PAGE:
Before Stanford can begin construction on its vast hospital expansion project, it must first reach a development agreement with the city of Palo Alto — but the two are still at odds over what benefits Stanford should provide as it adds some 1.3 million square feet to its hospitals.
Stanford Hospital & Clinics and Lucile Packard Children’s Hospital have been planning a renewal project in response to a state law that requires hospitals to be earthquake-safe by 2013. Stanford has requested an extension until 2015, eyeing not just compliance with state seismic safety laws, but demolition and replacement of the current Stanford Hospital & Clinics complex and renovation and expansion of the Children’s Hospital.
Altogether, the $3.5 billion project would add 1.3 million square feet of infrastructure.
One of the reasons for a proposed expansion is the size of the current emergency department, said Shelley Hebert, a spokesperson for Stanford Hospital & Clinics.
“The emergency room was built for less than half of the patient volume it serves every day,” Hebert said. “We have to start diverting ambulances to other hospitals that are further away, and that would be a situation where someone’s life or well-being would be at stake.”
Hebert said a lack of beds at the hospital has caused “gridlock” since patients cannot be efficiently moved out of the emergency room to make space for incoming patients.
According to the renewal project’s Web site, 950 visitors left the emergency department last year before they could be seen by a doctor.
However, construction has been delayed due to ongoing negotiations with the city.
“This is the largest single development project in the history of Palo Alto,” said the city’s mayor, Pat Burt.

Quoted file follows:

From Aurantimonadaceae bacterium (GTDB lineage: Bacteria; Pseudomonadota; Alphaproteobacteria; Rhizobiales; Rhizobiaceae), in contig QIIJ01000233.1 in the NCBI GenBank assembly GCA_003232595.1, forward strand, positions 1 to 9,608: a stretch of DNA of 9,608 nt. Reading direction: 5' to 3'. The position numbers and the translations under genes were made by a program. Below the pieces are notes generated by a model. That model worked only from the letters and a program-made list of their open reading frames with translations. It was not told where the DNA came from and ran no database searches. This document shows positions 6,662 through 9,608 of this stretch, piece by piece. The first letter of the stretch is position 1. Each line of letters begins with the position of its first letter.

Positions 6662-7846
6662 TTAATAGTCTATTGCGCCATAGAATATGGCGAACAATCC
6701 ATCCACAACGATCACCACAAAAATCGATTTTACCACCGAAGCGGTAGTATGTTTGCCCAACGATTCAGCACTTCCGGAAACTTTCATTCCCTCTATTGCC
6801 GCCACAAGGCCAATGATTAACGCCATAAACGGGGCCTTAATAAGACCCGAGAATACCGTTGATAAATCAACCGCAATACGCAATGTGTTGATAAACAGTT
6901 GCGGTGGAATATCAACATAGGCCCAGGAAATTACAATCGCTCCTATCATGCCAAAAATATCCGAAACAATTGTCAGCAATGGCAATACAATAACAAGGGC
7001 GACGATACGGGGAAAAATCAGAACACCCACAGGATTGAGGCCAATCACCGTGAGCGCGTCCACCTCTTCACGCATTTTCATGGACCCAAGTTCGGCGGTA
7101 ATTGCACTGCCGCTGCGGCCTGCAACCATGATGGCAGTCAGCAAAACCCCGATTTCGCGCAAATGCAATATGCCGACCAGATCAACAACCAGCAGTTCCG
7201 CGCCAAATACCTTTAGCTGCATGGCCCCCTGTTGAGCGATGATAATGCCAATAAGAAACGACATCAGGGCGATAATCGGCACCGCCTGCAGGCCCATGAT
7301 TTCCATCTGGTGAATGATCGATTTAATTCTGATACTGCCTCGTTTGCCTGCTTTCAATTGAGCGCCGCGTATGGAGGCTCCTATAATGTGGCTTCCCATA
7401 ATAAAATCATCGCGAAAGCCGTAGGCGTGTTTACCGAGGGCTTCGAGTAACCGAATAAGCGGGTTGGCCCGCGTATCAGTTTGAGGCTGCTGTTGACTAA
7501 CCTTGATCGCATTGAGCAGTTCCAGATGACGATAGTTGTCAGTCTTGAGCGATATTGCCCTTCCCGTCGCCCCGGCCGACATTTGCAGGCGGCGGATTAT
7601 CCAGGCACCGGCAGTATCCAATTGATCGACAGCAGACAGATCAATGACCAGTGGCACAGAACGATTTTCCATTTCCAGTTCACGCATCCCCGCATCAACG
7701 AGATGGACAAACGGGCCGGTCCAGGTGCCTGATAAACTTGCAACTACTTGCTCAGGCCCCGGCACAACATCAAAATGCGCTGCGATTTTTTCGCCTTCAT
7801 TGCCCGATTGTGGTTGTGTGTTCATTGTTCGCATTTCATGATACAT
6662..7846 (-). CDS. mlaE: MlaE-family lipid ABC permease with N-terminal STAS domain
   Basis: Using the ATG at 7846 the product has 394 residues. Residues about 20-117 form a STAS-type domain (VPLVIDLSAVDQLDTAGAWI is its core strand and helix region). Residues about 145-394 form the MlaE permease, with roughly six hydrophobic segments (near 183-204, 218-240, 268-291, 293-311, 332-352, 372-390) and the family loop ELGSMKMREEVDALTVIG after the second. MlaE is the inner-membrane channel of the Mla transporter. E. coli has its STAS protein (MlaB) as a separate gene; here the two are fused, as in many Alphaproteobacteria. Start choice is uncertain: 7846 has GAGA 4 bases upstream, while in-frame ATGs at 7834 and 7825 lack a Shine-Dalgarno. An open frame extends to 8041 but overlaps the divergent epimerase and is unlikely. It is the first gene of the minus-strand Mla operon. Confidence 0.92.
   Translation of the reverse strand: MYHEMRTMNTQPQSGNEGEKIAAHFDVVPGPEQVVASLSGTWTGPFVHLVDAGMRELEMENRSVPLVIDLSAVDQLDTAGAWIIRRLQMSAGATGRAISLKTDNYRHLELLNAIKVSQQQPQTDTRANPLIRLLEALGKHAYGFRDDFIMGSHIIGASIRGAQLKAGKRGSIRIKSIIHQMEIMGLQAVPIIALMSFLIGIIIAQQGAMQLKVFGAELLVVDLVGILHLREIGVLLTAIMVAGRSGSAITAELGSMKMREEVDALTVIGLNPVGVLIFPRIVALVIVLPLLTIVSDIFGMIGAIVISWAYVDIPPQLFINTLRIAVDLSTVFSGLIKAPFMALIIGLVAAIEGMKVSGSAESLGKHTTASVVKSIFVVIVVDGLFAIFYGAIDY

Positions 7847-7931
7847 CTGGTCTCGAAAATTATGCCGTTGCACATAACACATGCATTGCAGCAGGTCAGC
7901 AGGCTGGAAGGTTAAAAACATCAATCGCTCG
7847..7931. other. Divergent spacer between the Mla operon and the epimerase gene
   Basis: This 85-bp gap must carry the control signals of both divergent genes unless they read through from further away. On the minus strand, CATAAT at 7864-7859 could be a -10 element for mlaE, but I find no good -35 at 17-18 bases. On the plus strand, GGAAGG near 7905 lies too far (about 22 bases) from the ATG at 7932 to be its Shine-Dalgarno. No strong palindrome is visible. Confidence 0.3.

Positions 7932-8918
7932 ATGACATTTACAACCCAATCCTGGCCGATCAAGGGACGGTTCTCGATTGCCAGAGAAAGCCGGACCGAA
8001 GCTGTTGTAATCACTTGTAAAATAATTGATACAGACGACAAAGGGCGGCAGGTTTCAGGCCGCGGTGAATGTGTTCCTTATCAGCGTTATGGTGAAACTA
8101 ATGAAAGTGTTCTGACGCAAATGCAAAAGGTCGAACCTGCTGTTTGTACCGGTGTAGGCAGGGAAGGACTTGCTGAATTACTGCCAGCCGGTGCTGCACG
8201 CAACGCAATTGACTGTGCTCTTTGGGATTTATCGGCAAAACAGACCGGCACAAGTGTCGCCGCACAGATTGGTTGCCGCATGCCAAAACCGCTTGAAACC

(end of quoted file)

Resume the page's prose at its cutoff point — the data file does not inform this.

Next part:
Burt listed traffic impacts and increased demand for housing as two of the most significant consequences of the project.
In June 2009, Stanford outlined public benefits worth $125 million to the city in exchange for the city’s permission. The benefits included subsidies for low-income patients, support for community health programs in Palo Alto and payment into the city’s housing fund.
Most expensive was the proposal to purchase Caltrain passes for all medical center employees in order to reduce traffic congestion. These purchases are estimated to cost $91 million over the project’s lifespan.
Burt, however, claimed many of the items listed as public benefits are “mischaracterizations.” He said a number of these benefits are required by California state law.
Meanwhile, Burt sought to clarify the city’s intention after reports that Palo Alto has requested that Stanford pay for the construction of a new police building. He said Palo Alto has already waived housing impact fees and has asked Stanford to pay $30 million to support local infrastructure.
“No one is asking Stanford to build a new police department,” Burt said. “Palo Alto has $500 million in backlogged infrastructure, and the $30 million as a public benefit would be used for a wide variety of identified backlog.”
The city and the school will not be able to finalize a development agreement until the publication of an environmental impact report, which is expected to be released in late spring. The report will include a number of studies on topics ranging from traffic impacts to water and electricity use.
Non-hospital spokespeople for the University declined to comment on the negotiations until the report is released. Hebert, however, seemed optimistic about the negotiations.
“We have a longstanding and very positive relationship with the city,” Hebert said. “All parties are encouraged by the fact that things do seem to be moving forward.”
Burt echoed Hebert’s sentiment.
“I think we’re making a lot of progress,” he said. “We’ve made a commitment to really try to move the process forward this year as expeditiously as possible.”
If a development agreement is reached, the project proposal would undergo a detailed review at the state level. If approved, construction would begin in 2011 and last for five years.